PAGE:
6 vs. 11;
7 vs. 10; and,
8 vs. 9.

The 3-winners would join the top-5 seeds in the second-round, where they would be reseeded to set up match-ups between:

1 vs. 8;
2 vs. 7;
3 vs. 6; and,
4 vs. 5.

This would result in a total of 10-games played in the tournament (3 first-round; 4 second-round; 2 third-round, and then the title game for all the marbles.) If you used this season as an example, the 5-byes would go to the champions of the Big East, Big 10, Big 12, Pac 10 and SEC, leaving the ACC champ (with 4-losses) as one of the bottom 6-seeds.

And where would these games be played? Well, I have two schools of thought here. My preference would be to site the 10-tournament games in the cities where the 10 most prestigious bowls are now played; thereby giving them all due incentive to support a playoff. And just as now, the site of the national championship game could rotate between those sites on an annual basis. The second option is an intriguing one -- site the games just as the NCAA now does for its basketball tournaments; that is, let prospective host sites bid for the opportunity. Imagine Mountaineer Field as a first-round site!

Now you might asked, "Why place the MAC or Mountain West on equal footing with the ACC or Big East?" Well, why does the NCAA impose scholarship limits? Isn't it to help spread the talent pool to increase the overall competitiveness throughout D-1A football? This proposal furthers that policy. More of the highly-regarded recruits will consider "mid-major" programs because they will know they have a shot at the national championship if they can just win their conference.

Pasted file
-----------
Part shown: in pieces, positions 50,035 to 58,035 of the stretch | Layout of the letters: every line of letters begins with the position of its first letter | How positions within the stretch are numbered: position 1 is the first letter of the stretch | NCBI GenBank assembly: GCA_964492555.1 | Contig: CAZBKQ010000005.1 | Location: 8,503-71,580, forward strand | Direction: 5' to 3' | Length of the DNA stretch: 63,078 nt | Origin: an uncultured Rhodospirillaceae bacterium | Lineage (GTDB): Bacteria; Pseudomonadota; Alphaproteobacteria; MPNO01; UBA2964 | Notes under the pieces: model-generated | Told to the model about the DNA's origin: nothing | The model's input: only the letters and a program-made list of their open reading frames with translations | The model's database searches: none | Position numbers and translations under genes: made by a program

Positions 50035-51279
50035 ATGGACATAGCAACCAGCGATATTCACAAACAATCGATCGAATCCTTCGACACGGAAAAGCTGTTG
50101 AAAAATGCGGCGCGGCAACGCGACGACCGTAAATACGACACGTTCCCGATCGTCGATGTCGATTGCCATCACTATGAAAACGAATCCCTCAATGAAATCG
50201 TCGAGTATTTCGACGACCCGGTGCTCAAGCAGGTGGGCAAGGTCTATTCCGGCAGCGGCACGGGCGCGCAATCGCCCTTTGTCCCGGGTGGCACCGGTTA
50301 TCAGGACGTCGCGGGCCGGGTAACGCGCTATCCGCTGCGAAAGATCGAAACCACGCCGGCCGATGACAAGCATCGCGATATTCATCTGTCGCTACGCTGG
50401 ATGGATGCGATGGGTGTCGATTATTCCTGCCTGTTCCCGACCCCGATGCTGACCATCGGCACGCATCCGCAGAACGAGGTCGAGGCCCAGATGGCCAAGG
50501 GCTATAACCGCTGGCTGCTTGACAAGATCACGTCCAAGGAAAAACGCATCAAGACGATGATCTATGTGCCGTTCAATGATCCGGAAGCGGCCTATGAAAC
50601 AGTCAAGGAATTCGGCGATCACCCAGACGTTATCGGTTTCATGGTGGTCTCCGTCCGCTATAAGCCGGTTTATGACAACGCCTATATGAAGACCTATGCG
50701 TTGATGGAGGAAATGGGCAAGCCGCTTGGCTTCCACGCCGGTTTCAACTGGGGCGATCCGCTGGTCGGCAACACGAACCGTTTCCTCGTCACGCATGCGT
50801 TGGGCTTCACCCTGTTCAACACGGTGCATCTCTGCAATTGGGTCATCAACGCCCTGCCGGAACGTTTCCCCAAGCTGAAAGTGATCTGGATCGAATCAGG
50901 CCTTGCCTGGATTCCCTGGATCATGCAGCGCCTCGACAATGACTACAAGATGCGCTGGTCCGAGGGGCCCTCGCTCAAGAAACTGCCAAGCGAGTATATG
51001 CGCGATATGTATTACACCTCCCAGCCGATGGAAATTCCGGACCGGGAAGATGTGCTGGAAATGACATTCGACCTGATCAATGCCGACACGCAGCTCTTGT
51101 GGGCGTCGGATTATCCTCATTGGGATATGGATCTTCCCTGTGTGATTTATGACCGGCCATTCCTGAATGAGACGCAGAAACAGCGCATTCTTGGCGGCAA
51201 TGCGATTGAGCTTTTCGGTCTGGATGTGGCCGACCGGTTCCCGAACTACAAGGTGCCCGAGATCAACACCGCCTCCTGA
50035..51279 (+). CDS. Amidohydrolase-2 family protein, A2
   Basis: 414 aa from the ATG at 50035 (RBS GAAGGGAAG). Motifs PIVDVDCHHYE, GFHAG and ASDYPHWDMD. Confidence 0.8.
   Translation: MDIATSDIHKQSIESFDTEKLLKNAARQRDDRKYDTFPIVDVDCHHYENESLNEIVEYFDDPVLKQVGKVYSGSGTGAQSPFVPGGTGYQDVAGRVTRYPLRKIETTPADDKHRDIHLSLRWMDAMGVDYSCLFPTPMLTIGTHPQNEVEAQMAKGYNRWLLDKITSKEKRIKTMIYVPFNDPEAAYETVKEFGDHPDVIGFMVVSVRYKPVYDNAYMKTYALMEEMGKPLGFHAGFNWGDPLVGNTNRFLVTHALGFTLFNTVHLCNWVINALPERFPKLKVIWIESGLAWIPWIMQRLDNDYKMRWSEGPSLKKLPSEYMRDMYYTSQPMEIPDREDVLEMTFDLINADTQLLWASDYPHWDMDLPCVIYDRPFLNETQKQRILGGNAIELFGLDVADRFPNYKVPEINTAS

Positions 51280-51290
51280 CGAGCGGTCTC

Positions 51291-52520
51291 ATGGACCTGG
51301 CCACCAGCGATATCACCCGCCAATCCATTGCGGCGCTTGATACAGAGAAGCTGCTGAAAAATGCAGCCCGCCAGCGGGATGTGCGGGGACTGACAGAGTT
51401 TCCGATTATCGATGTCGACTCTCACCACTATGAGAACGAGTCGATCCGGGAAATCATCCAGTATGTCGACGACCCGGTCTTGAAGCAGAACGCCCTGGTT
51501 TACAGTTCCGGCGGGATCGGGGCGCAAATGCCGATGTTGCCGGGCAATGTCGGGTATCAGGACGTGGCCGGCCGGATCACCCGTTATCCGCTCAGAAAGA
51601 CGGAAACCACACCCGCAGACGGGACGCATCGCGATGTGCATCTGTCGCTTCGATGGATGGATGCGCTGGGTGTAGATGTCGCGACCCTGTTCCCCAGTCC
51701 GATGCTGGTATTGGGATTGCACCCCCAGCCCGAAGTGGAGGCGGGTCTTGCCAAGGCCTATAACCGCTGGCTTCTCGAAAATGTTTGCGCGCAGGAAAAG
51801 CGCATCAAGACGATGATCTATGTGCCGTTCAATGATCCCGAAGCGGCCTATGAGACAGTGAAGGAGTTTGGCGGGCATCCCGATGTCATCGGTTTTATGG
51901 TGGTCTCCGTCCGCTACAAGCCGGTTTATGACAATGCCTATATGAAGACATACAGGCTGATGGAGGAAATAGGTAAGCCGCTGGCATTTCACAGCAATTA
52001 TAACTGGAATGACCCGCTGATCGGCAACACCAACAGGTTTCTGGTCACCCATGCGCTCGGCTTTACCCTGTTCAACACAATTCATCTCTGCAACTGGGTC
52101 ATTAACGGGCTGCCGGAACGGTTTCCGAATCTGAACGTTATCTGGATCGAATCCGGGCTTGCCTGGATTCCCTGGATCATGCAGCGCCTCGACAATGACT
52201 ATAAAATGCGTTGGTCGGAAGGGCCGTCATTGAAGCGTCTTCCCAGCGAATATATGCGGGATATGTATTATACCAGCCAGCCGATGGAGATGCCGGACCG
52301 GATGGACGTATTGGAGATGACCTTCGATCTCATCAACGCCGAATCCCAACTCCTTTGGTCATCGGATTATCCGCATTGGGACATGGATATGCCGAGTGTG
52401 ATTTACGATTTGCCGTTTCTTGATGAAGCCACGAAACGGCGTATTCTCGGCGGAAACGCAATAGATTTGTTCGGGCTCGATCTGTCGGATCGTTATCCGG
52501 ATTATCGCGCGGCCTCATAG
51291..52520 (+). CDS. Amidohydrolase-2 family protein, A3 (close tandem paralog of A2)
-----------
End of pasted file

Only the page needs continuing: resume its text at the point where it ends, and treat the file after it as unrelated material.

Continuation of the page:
Heck, under this framework, Notre Dame might just want to join the MAC! [OK....ok, all joking aside.]

You might also say, "But...but...the best 11-teams don't get in the tournament!" Well, the top-16 teams don't necessarily get into the D-III, D-II and D-IAA tournaments either. Granted, the difference is a select few at-large teams do make those tournaments along with the conference champions. Furthermore, because of the NFL's divisional format, it is very often the case that teams with better records than some of the divisional champions get left out of the playoff field. And yet the NFL's playoff is enormously successful.

I admit this format could be altered and expanded to a 16-team field with 5 at-large selections. But then you reintroduce controversy and subjectivity, because the question will be asked, "What differentiates the 5th at-large team which gets in, from the 6th or even 7th team which gets left out? In other words, is that team truly the next best? You also accept the possibility that a team that couldn't even win its conference could end up as the national champion.

To my way of thinking, there's just something unpalatable about that. It's so clear cut if you only allow conference champions to enter the tournament -- either you're the champ and you're in, or you're not and you're out! Simple and neat.

But what of those teams that have winning records and thus bowl eligible under the current system but who fall short of their league championships and thus the tournament? And what about the rest of the current bowl lineup? Well, nothing would change here. These "lesser" bowls would still be played. They have no impact on the national championship now and they wouldn't here either. Indeed, there would be no change from the existing format. These bowls would still be a fine reward for a good (if not stellar) season, an opportunity for additional practices, and of course, bragging rights for fans and an economic boon to the host cities and the participating schools.

As Stone Cold Steve Austin is prone to say, "And that's the bottom line!"

My friends, it's the best of both worlds.